The legal action is the latest in a bitter dispute between the two retailers over the Tesco Price Promise. Sainsbury’s argues it is not possible for Tesco to fairly match prices of non-branded products.
Sainsbury’s legal action follows the Advertising Standards Authority’s independent reviewer Sir Hayden Philips standing by an initial decision not to ban the marketing of Tesco’s Price Promise.
Mike Coupe, commercial director at Sainsbury’s, said: "It’s time to take a stand on behalf of the huge majority or customers who want to be able to make fair comparisons when they shop. Tesco says that whether, for example, a product is Fairtrade or MSC certified is just a ‘minor part’ of a customer’s considerations – especially for value products.
"More than ever, customers want to be able to let their values guide them and in price-matching its products with ours Tesco is, when it sees fit, choosing to ignore factors such as ethical or provenance certification or even country of origin. We think that’s wrong and we’re pretty sure our customers do too."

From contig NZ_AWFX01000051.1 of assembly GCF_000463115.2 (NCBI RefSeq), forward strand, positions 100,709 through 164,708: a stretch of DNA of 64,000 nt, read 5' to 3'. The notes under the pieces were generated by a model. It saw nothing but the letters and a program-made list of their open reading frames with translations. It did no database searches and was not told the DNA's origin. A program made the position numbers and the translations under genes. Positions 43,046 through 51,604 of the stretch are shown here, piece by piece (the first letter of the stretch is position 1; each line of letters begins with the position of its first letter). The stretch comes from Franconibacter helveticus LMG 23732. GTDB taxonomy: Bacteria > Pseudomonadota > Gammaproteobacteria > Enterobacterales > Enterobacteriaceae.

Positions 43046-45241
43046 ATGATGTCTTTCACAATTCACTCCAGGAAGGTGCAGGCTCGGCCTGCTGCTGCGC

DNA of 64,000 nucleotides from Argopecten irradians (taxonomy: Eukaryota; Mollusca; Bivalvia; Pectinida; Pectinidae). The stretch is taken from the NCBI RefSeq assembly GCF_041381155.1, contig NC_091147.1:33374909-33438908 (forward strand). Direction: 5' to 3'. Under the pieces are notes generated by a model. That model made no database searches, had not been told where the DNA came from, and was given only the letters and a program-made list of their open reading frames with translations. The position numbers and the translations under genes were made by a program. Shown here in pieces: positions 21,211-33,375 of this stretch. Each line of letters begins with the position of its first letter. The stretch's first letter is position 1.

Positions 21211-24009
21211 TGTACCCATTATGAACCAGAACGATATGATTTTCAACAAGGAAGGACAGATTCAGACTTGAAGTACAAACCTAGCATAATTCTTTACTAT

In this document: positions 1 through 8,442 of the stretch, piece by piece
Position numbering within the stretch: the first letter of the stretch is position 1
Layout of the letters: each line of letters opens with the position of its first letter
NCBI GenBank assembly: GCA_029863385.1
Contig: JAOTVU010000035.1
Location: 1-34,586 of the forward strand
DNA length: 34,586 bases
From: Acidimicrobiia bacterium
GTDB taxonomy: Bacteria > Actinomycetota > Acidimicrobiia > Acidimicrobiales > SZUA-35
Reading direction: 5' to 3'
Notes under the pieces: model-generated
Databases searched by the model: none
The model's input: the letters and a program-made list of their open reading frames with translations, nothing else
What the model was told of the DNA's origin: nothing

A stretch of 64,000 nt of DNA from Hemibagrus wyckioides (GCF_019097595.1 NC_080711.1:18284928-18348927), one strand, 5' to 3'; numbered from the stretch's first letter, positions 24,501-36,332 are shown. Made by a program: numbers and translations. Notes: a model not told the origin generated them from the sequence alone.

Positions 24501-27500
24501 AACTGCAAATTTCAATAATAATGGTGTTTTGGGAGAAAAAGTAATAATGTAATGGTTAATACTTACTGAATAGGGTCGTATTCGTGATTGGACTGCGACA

David Wood, Tesco's UK marketing director, hit back at Sainsbury’s action, pointing out arguments against the Price Promise have already been heard and rejected twice.
Wood said: "Price Promise offers customers reassurance on the price of their whole shop, in store and online, not just the big brand products.
"When family budgets are under pressure, that is the kind of help customers want and the real question for Sainsbury’s is why they aren’t trying to do the same for their customers."
Sainsbury’s said it is picking this fight because it is "absolutely fundamental to the way we want to do business" and the argument is "about the value of values".
Sainsbury’s claims its research shows four out of five people think where and how their food is produced are "important factors in their buying decisions".